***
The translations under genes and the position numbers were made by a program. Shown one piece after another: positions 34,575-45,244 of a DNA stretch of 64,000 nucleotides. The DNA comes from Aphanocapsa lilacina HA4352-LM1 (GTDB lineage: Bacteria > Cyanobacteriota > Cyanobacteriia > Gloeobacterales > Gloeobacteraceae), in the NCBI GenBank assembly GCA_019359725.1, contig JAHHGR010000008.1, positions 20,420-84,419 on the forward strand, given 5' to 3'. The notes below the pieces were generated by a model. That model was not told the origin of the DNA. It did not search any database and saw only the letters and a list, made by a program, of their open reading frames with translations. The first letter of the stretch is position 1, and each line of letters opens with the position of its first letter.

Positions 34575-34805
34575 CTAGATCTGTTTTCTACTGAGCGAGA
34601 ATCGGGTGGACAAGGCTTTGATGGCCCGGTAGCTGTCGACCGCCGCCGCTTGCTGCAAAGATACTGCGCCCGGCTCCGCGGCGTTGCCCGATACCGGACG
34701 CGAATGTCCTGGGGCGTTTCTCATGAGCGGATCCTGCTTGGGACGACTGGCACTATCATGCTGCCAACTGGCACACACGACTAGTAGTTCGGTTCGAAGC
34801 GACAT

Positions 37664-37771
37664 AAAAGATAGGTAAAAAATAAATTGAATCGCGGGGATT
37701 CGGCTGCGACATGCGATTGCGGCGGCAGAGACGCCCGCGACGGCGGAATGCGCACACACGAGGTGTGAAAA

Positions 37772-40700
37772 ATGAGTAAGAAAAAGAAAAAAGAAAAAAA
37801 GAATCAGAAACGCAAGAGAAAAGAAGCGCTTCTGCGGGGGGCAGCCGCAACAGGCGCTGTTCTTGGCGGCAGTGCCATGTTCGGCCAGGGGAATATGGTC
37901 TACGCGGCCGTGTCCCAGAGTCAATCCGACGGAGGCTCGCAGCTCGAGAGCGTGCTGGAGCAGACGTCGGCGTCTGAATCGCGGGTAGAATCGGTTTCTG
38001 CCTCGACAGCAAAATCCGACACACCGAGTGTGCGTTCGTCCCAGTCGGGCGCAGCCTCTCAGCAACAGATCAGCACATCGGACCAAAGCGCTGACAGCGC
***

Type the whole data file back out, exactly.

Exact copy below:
The translations under genes and the position numbers were made by a program. Shown one piece after another: positions 34,575-45,244 of a DNA stretch of 64,000 nucleotides. The DNA comes from Aphanocapsa lilacina HA4352-LM1 (GTDB lineage: Bacteria > Cyanobacteriota > Cyanobacteriia > Gloeobacterales > Gloeobacteraceae), in the NCBI GenBank assembly GCA_019359725.1, contig JAHHGR010000008.1, positions 20,420-84,419 on the forward strand, given 5' to 3'. The notes below the pieces were generated by a model. That model was not told the origin of the DNA. It did not search any database and saw only the letters and a list, made by a program, of their open reading frames with translations. The first letter of the stretch is position 1, and each line of letters opens with the position of its first letter.

Positions 34575-34805
34575 CTAGATCTGTTTTCTACTGAGCGAGA
34601 ATCGGGTGGACAAGGCTTTGATGGCCCGGTAGCTGTCGACCGCCGCCGCTTGCTGCAAAGATACTGCGCCCGGCTCCGCGGCGTTGCCCGATACCGGACG
34701 CGAATGTCCTGGGGCGTTTCTCATGAGCGGATCCTGCTTGGGACGACTGGCACTATCATGCTGCCAACTGGCACACACGACTAGTAGTTCGGTTCGAAGC
34801 GACAT

Positions 37664-37771
37664 AAAAGATAGGTAAAAAATAAATTGAATCGCGGGGATT
37701 CGGCTGCGACATGCGATTGCGGCGGCAGAGACGCCCGCGACGGCGGAATGCGCACACACGAGGTGTGAAAA

Positions 37772-40700
37772 ATGAGTAAGAAAAAGAAAAAAGAAAAAAA
37801 GAATCAGAAACGCAAGAGAAAAGAAGCGCTTCTGCGGGGGGCAGCCGCAACAGGCGCTGTTCTTGGCGGCAGTGCCATGTTCGGCCAGGGGAATATGGTC
37901 TACGCGGCCGTGTCCCAGAGTCAATCCGACGGAGGCTCGCAGCTCGAGAGCGTGCTGGAGCAGACGTCGGCGTCTGAATCGCGGGTAGAATCGGTTTCTG
38001 CCTCGACAGCAAAATCCGACACACCGAGTGTGCGTTCGTCCCAGTCGGGCGCAGCCTCTCAGCAACAGATCAGCACATCGGACCAAAGCGCTGACAGCGC